But so modest was Mistress Malone,
That no one could see her alone,
Let them ogle and sigh,
They could ne’er catch her eye,
So bashful the Widow Malone,
So bashful the Widow Malone.
Till one Mister O’Brien, from Clare,—
It’s little for blushing they care
Put his arm round her waist—
Gave ten kisses at laste—
“Oh,” says he, “you’re my Molly Malone,
“Oh,” says he, “you’re my Molly Malone.”
And the widow they all thought so shy,
Ne’er thought of a simper or sigh,
But “Lucius,” says she,
“Since you’ve now made so free,
You may marry your Mary Malone,
You may marry your Mary Malone.”
There’s a moral contained in my song,
And one comfort, it’s not very long,
If for widows you die,
Learn to kiss, not to sigh,
For they’re all like sweet Mistress Malone,
Oh, they’re all like sweet Mistress Malone.
And did you ne’er hear of a jolly young waterman,
Who at Blackfriars Bridge used for to ply?
And he feathered his oars with such skill and dexterity,
Winning each heart and delighting each eye.
He look’d so neat, and he row’d so steadily,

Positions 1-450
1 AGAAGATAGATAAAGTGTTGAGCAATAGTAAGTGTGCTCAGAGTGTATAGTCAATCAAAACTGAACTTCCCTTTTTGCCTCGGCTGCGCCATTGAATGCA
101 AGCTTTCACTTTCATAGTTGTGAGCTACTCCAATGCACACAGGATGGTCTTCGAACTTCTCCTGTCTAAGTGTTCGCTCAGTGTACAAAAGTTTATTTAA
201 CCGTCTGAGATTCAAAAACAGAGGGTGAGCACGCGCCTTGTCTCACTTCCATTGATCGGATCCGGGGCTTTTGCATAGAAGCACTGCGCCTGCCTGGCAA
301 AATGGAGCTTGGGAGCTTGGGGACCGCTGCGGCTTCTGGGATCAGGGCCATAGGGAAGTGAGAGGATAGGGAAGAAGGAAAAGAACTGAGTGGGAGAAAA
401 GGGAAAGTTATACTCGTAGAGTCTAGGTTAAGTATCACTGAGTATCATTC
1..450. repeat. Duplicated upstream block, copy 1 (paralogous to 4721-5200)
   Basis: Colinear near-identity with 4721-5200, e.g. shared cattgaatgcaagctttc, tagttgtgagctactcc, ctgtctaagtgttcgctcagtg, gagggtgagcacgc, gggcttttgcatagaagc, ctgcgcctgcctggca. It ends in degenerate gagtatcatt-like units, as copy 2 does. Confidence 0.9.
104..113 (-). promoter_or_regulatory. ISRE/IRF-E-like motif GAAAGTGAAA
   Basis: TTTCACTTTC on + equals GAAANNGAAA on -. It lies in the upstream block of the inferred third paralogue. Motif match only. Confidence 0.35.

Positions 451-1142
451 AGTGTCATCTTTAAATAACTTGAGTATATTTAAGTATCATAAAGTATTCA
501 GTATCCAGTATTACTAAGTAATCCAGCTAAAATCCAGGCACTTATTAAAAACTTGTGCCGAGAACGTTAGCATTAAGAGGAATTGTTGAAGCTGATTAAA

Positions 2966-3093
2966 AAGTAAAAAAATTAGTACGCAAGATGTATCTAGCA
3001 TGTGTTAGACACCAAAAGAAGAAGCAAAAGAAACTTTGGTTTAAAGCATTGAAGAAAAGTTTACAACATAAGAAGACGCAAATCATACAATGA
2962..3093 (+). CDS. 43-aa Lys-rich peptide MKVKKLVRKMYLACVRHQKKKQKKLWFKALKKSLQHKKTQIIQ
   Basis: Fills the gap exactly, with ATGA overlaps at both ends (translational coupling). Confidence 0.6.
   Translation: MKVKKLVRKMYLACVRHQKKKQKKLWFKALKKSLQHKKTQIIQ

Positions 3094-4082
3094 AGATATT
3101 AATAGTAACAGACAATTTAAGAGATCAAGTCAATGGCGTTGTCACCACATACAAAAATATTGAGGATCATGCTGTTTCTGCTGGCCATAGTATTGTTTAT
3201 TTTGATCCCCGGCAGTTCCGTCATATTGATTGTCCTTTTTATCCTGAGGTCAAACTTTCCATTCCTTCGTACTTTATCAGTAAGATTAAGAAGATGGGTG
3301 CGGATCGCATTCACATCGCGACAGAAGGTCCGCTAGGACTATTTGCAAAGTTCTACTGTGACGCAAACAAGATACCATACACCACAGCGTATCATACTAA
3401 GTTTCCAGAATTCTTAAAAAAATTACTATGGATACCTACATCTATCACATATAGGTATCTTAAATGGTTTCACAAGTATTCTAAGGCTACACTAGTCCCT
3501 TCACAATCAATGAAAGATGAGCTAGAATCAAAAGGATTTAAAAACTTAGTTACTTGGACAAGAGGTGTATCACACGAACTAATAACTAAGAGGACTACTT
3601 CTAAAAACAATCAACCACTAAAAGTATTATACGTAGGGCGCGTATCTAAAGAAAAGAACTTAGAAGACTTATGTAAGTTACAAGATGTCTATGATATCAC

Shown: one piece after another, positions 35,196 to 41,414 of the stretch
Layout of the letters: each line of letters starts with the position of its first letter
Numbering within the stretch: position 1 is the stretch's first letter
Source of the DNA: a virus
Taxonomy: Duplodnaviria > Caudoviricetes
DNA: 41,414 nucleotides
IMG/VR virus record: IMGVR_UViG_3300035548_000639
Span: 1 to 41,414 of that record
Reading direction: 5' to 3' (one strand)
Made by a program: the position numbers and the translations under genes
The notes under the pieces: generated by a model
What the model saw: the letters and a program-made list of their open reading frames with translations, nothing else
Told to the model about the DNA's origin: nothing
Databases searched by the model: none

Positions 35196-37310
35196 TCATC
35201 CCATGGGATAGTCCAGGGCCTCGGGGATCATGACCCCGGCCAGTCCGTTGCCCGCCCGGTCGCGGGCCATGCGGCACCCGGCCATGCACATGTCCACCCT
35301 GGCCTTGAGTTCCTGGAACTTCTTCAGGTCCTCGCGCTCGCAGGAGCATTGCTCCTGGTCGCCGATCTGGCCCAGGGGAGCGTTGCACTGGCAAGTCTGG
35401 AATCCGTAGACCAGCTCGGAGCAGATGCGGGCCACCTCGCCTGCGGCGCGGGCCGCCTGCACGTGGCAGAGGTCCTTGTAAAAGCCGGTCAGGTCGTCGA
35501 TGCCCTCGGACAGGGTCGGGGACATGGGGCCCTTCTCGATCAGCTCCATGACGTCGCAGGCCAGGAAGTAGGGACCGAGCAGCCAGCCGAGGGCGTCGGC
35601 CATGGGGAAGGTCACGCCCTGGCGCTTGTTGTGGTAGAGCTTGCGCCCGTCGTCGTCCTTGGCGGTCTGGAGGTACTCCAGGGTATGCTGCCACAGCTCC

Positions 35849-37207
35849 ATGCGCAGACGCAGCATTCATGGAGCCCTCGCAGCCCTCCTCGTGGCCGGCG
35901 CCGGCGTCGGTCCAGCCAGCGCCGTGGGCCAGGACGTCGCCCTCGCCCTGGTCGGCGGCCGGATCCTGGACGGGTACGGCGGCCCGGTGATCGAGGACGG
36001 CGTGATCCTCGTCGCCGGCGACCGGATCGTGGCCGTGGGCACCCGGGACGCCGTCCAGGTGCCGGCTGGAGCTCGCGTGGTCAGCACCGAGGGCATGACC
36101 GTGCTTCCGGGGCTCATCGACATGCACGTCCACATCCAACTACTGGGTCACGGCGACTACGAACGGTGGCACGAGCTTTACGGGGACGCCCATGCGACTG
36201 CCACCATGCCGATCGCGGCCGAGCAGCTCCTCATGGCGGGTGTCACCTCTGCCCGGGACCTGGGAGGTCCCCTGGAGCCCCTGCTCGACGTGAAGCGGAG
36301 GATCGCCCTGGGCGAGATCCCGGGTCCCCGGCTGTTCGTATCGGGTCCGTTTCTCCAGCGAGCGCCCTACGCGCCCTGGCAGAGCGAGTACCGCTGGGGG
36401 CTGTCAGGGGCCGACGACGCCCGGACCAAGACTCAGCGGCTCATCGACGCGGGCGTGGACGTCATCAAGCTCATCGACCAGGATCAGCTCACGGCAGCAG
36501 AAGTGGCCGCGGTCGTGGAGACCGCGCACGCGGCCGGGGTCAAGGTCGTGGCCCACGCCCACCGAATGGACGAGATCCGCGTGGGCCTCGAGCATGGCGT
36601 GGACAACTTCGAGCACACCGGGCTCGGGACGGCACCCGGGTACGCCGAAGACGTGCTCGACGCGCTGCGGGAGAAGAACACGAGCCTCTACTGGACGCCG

The maidens all flock’d in his boat so readily;
And he eyed the young rogues with so charming an air,
That this waterman ne’er was in want of a fare.
What sights of fine folks he oft row’d in his
’Twas clean’d out so nice, and so painted withal;
He was always first oars when the fine city ladies
In a party to Ranelagh went, or Vauxhall.
And oftentimes would they be giggling and leering,
But ’twas all one to Tom their gibing and jeering;
For loving or liking he little did care,
For this waterman ne’er was in want of a fare.
And yet but to see how strangely things happen,
As he row’d along, thinking of nothing at all,
He was ply’d by a damsel so lovely and charming,
That she smil’d, and so straightway in love he did fall.
And would this young damsel but banish his sorrow,
He’d wed her to-night, and not wait till to-morrow;
And how should this waterman ever know care,
When, married, was never in want of a fair.